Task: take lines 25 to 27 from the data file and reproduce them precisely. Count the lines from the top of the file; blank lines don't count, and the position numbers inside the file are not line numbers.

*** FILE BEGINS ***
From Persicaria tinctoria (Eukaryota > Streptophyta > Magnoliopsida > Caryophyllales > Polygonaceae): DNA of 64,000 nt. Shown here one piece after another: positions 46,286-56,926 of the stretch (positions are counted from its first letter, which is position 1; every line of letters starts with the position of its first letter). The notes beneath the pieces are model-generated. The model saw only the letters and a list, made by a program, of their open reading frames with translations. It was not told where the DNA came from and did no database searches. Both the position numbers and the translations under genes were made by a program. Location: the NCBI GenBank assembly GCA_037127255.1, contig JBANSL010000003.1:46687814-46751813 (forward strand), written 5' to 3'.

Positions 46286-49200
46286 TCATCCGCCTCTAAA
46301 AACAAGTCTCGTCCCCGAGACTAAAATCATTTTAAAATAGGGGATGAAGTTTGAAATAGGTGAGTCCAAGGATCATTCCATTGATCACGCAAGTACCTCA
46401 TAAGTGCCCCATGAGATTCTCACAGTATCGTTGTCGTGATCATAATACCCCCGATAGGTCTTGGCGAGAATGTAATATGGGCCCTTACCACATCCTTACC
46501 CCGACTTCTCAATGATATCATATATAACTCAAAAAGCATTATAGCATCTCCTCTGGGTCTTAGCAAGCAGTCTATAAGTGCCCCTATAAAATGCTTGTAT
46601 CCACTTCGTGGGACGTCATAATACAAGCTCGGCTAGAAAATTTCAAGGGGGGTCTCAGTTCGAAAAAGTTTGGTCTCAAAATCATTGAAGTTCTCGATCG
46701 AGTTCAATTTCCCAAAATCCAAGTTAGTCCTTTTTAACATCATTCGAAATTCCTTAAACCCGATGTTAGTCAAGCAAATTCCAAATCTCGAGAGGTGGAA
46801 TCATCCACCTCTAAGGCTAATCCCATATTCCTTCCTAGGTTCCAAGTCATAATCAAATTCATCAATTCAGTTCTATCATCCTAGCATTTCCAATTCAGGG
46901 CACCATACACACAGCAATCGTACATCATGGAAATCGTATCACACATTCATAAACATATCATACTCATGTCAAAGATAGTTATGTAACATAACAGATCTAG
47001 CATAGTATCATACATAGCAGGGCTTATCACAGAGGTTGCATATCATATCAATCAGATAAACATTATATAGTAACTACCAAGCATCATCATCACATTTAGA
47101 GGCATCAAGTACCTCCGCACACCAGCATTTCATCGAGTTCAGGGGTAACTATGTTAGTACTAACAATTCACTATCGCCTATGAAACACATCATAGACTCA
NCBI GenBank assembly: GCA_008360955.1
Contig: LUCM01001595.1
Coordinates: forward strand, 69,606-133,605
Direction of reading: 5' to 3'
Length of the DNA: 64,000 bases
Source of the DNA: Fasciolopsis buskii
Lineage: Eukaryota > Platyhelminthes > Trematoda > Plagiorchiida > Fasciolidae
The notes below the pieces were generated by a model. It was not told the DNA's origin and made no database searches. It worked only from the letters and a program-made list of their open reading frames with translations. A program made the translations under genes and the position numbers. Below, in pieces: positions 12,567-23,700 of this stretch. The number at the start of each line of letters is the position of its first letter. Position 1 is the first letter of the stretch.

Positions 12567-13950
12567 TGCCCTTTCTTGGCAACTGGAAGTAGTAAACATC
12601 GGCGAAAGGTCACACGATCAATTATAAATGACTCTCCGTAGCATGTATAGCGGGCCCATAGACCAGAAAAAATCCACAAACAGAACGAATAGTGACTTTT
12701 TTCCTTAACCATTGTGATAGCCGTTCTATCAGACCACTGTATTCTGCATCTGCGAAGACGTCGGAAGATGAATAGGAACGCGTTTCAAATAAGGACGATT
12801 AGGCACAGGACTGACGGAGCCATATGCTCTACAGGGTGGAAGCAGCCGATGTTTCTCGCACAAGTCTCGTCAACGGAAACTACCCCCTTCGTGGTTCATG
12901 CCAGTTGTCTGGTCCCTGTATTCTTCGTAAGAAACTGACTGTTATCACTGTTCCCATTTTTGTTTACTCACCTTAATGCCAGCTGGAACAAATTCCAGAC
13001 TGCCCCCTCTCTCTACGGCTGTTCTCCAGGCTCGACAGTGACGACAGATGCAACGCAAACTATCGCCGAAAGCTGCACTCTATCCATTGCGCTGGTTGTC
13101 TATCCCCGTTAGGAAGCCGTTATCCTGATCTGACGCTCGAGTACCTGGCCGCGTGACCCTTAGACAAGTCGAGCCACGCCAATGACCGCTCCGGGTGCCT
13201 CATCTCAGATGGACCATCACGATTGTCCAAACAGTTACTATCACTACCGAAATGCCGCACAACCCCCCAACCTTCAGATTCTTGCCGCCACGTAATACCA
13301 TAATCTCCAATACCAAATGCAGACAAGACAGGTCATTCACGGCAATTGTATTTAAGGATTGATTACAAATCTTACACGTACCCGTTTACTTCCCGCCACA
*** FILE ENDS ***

12801 AGGCACAGGACTGACGGAGCCATATGCTCTACAGGGTGGAAGCAGCCGATGTTTCTCGCACAAGTCTCGTCAACGGAAACTACCCCCTTCGTGGTTCATG
12901 CCAGTTGTCTGGTCCCTGTATTCTTCGTAAGAAACTGACTGTTATCACTGTTCCCATTTTTGTTTACTCACCTTAATGCCAGCTGGAACAAATTCCAGAC
13001 TGCCCCCTCTCTCTACGGCTGTTCTCCAGGCTCGACAGTGACGACAGATGCAACGCAAACTATCGCCGAAAGCTGCACTCTATCCATTGCGCTGGTTGTC